Reducing uncertainty in sub-stock composition to better understand harvest-population diversity trade-offs in Canadian origin Yukon Chinook

Salmonid Research, Monitoring, and Evaluation (RM&E)

Research
Project ID1801
Recovery Domains -
Start Date05/01/2019
End Date12/31/2020
Year2018
StatusCompleted
Last Edited06/28/2022
 
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Description    


The Project Investigators evaluated the value of population composition information for management decision based on inferred trade-offs between harvest and biological risk in Canadian-origin Yukon River Chinook. Using historical scale samples and genetic stock identification, they decomposed aggregate Chinook salmon returns into individual population compositions from 1985 – 2019. They then used closed loop simulations to compare the biological and fishery performance of harvest policies based on a range of information about population level composition over time. The first, least informative scenario (DS.1), reconstructed population level dynamics over time based on a single recent year of population composition data (2019); the second, moderately informative, scenario (DS.2) was based on population compositions averaged across all year with data (1985 – 2019); the last most informative scenario was based on all years of population composition data coupled with a state-space run-reconstruction that accounted for incomplete observations over time. For each scenario a harvest policy was identified based on the inferred trade-offs between aggregate harvest and risk to individual populations and then the policy was projected forward in time. They found that while harvest performance was similar across all three scenarios, improved population composition information resulted in management decisions that reduced the risk of overfishing weak populations by up to 60% and increased the likelihood of meeting individual population spawner goals by 23-48% thereby increasing equity in access to Chinook across the system. Collectively these analyses illustrated the potential decision making value of improved information on population composition and strengthen the foundation of information upon which future work can understand the benefits of, and risk to, population diversity in the system.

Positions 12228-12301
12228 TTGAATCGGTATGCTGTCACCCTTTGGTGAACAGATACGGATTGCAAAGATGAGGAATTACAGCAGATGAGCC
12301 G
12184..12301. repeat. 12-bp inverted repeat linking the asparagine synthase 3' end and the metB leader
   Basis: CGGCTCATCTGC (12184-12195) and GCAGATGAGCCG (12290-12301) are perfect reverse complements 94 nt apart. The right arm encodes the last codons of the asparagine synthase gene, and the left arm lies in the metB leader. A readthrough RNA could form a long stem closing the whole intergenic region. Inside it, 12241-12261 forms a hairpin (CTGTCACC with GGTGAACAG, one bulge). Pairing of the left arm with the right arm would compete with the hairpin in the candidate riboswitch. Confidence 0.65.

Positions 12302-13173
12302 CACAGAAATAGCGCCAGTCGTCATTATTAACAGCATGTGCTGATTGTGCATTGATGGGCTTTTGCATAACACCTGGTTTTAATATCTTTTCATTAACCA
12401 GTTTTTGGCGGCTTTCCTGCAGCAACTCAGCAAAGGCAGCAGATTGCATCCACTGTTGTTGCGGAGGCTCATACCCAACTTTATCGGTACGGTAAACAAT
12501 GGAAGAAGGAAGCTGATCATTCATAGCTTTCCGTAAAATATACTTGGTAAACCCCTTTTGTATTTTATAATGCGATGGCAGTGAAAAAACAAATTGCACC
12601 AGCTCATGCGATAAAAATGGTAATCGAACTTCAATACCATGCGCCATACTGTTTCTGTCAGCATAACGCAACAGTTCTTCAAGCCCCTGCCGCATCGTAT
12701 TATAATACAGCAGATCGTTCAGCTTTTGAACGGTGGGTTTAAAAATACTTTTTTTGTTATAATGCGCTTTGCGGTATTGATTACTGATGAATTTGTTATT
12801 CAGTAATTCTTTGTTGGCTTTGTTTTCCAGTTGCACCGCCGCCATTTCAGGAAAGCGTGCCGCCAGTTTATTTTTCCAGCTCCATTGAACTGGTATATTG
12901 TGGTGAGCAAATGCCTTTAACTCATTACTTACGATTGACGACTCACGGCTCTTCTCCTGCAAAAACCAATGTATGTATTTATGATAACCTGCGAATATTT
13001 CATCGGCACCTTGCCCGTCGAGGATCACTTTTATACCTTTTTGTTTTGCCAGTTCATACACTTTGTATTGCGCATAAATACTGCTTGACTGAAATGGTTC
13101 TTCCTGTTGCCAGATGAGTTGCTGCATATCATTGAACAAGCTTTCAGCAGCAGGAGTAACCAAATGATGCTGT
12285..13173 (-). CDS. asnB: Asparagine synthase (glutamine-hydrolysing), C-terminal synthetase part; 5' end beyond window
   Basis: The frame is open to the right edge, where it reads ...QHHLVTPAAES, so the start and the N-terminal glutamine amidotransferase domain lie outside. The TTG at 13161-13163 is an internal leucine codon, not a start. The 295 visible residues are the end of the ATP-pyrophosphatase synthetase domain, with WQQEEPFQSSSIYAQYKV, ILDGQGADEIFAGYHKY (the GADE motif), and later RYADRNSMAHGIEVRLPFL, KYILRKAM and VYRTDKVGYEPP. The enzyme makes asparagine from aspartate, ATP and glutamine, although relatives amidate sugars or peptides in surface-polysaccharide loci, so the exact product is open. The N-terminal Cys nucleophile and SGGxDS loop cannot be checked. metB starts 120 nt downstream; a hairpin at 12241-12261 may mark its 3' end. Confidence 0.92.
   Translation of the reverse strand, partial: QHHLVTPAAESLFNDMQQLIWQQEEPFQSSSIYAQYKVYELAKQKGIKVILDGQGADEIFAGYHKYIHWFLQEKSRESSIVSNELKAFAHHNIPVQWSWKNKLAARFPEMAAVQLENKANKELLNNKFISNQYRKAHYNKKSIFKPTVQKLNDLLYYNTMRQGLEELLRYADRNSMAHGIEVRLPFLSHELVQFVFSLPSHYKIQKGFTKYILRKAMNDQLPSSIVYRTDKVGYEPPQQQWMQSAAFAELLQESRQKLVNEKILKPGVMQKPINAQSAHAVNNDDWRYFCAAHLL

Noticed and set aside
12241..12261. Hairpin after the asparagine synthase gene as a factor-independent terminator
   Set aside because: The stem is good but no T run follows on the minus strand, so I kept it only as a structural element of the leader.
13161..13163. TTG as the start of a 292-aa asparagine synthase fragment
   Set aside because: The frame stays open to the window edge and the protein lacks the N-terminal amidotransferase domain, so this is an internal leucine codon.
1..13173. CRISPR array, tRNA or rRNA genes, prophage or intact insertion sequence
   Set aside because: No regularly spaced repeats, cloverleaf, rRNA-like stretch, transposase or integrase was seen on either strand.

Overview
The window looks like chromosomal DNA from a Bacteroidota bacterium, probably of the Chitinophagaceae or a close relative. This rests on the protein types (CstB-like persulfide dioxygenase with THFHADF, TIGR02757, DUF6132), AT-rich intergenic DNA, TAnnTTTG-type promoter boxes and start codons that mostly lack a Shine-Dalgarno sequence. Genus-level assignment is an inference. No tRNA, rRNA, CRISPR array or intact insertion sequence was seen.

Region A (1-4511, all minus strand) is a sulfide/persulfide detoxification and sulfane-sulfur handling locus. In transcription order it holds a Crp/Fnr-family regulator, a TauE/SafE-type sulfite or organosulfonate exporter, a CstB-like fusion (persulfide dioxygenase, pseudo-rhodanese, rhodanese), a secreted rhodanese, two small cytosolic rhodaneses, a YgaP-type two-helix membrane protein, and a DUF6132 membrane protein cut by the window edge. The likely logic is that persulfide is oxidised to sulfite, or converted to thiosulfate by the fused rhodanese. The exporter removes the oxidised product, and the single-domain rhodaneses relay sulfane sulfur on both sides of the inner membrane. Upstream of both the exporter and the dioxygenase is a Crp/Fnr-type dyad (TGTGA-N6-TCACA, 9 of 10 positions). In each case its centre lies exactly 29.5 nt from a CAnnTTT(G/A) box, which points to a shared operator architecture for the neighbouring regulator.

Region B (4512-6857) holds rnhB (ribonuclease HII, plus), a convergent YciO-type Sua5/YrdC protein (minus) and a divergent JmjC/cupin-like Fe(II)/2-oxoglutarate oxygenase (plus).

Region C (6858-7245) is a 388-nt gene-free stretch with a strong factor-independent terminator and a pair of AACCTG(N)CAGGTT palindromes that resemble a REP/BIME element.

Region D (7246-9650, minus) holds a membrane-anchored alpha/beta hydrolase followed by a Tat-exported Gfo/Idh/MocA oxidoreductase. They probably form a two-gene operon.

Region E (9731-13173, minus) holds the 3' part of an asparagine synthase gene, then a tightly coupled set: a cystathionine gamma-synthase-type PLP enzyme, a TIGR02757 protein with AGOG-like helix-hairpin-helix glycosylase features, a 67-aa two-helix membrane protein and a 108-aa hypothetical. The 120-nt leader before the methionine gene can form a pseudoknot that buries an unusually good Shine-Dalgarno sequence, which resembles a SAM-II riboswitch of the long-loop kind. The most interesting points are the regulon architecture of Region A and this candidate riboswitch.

The project budget funds were spent at a lower amount than originally planned for due to not being able to find all of the historical scale samples the Project Investigators were originally hoping to process at the Department of Fisheries and Oceans (DFO) Scale Lab. This led to a corresponding decrease in the amount of administrative and operations funds being spent as well. There was an administrative error in the original project funds entered into the PCSRF database. The original amount should have been $87,994.50. Even at this budgeted amount, the project funds were under budget in project disbursements for the DFO Molecular Genetics Lab - processing the scale samples for genetic stock identification came in lower than was budgeted for.

Project Benefit    


The principle investigators propose to strategically increase the annual number of scales analyzed from 1982-2005. Over 8,000 scales have been analyzed to date to determine annual sub-stock composition of the run. Since 2006 an average of 500 scales have been analyzed annually, however, our current 2019 AYK-SSI Proposal Submission2understanding of sub-stock composition from 1982 to 2005 is based on only ~ 150 scales from each year. Increasing the annual number of scales to 250 is predicted to eliminate biases and reduce uncertainty in sub-stock composition estimates by up to 15%. More precise, and less biased, sub-stock composition estimates will translate into reductions in uncertainty that will benefit the sub-stock run-reconstructions and stock-recruitment analyses that are the basis of the management simulation modeling that is currently underway. In addition, they will allow for a unique opportunity to conduct a formal Value of Information analysis on the consequences of improved understanding of population diversity on the performance of alternative mixed-stock harvest strategies for salmon in large river basins.

Accomplishments

Metric Completed Originally
Proposed

Funding Details

SourceFunds
PCSRF$71,306
Report Total:$71,306


Project Map



Worksites

43239794    


  • Worksite Identifier: 43239794
  • Start Date: 05/01/2019
  • End Date: 06/30/2020
Area Description
Yukon River watershed

Location Information

  • Basin: Upper Yukon River
  • Subbasin:
  • Watershed:
  • Subwatershed:
  • State: Alaska
  • Recovery Domain:
  • Latitude: 64.7859687353
  • Longitude: -141.13769531249235

ESU

  • Un-Named ESU Chinook

Map

Photos

Metrics

Metrics
  • E.0 Salmonid Research, Monitoring, and Evaluation (RM&E)Y (Y/N)
    •      . . E.0.a RM&E Funding 71,306.00
    •      . . E.0.b
      Complement habitat restoration project
    •      . . E.0.c
      Project identified in a plan or watershed assessment.
    •      . . E.0.d.1 Number of Cooperating Organizations 2
    •      . . E.0.d.2
      Name Of Cooperating Organizations.
      ESSA, Ltd. Fisheries and Oceans Canada, Sidney, BC
    •      . . E.0.e.1 Number of reports prepared 1
    •      . . E.0.e.2
      Name Of Report
      2021 Arctic-Yukon-Kuskokwim Sustainable Salmon Initiative Project Final Product Value of population composition Information for managing Canadian-origin Yukon River Chinook by: Matthew R. Siegle(2) and Brendan M. Connors(3) 2 ESSA Technologies Ltd., Vancouver, BC 3 Fisheries and Oceans Canada, Sidney, BC February, 2021
    •      . . E.2 ResearchY (Y/N)
      •      . . . . E.2.a Research Funding 71,306.00
      •      . . . . E.2.b.1 Modeling and data analysisY (Y/N)
        •      . . . . . . E.2.b.1.a
          Key issues addressed by modeling and data analysis research